Atrial Septal Defect (ASD) Repair
Most Atrial Septal Defects (ASDs) can be repaired by guiding a catheter through a blood vessel up into the heart. An umbrella-shaped device is then passed through the catheter into the defect. This prevents blood from flowing through the opening. This type of procedure is performed by interventional cardiologists.
If the defect is particularly large, surgery is required. The operation to repair an ASD is performed under general anesthesia, which means you will be asleep during surgery.
First, the surgeon makes a vertical incision in the front of the chest, opens the breastbone, and exposes the heart. Blood from the heart is redirected to a bypass machine. The bypass machine does the job of the heart and lungs during the operation.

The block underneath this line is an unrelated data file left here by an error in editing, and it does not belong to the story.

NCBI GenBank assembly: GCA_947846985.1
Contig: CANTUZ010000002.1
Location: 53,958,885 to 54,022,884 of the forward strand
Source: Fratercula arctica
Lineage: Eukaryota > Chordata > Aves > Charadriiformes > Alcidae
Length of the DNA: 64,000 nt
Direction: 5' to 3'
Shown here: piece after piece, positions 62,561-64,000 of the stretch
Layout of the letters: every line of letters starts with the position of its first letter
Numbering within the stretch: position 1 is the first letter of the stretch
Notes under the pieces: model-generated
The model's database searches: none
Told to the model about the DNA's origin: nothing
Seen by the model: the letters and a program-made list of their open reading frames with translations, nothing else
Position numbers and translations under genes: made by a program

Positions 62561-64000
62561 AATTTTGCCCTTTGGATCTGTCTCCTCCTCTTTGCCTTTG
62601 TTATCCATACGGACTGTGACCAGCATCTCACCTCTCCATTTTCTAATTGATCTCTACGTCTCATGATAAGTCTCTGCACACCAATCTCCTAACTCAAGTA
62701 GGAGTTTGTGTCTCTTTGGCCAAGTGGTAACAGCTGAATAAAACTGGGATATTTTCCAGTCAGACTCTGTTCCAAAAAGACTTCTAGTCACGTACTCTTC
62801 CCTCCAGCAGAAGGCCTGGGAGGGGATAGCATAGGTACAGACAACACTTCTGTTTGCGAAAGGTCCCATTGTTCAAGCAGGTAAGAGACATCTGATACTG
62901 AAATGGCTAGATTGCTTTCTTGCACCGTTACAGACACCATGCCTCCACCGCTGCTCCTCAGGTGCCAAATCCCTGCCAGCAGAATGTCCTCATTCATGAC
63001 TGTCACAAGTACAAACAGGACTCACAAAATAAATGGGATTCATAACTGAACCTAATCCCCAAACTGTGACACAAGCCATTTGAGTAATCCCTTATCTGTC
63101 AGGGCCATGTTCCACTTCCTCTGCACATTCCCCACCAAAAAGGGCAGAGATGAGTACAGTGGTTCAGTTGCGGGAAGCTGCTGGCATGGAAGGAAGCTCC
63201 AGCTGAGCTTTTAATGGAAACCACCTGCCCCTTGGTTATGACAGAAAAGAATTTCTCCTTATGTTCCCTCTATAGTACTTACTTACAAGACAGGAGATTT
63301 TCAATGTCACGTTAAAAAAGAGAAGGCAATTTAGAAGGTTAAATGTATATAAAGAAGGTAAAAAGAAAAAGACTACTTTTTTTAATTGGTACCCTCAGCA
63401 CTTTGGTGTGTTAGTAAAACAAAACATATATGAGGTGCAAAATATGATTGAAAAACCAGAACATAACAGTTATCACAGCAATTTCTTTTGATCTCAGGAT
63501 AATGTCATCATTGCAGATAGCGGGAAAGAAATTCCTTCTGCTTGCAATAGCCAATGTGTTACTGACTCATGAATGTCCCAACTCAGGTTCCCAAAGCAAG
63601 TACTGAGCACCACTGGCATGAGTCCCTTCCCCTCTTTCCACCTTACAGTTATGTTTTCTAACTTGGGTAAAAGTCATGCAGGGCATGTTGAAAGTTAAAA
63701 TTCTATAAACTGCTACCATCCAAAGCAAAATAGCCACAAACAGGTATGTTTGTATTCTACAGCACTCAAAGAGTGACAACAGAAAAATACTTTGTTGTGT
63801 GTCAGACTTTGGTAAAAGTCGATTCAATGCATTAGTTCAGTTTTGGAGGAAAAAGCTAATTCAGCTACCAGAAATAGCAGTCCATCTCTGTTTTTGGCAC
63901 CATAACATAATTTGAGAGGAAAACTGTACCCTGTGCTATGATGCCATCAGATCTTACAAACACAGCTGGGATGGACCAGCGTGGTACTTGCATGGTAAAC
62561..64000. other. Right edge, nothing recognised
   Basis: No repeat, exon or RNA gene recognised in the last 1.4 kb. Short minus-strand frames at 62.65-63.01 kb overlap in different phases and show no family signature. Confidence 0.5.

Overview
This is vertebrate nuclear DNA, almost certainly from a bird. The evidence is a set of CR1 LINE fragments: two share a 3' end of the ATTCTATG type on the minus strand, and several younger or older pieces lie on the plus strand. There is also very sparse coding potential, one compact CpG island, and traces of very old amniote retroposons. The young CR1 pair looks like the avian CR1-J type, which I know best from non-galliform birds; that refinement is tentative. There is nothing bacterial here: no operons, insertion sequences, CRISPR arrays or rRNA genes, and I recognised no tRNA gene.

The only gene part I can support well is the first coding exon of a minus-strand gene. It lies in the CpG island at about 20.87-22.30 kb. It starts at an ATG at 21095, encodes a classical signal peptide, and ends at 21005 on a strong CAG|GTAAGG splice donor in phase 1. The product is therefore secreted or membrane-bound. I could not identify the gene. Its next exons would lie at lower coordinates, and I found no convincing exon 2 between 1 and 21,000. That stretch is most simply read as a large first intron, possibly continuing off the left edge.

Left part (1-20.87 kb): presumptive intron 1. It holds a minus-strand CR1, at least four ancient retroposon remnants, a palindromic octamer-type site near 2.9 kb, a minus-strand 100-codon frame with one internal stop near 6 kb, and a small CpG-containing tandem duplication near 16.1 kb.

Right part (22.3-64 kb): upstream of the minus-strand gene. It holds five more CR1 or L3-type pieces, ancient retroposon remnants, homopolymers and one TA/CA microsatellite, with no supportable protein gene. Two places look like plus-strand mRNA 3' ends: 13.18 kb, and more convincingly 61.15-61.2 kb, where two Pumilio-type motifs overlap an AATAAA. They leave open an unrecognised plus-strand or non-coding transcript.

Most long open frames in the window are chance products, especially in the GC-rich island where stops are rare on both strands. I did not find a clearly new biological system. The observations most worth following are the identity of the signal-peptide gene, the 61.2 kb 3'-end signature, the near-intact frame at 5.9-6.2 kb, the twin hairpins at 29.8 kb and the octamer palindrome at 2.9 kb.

The surgeon then opens the heart and identifies the defect. If the defect is small, he stitches it closed. If it is large, he cuts small a piece of the pericardium (the sac that surrounds the heart) in the size and shape of the defect, and uses this tissue as a patch.
After the defect is repaired and the heart and pericardium closed, the surgeon shuts down the heart-lung bypass machine, and the heart starts beating again. The surgeon then closes the breastbone and chest incision, and applies bandages to the incision site.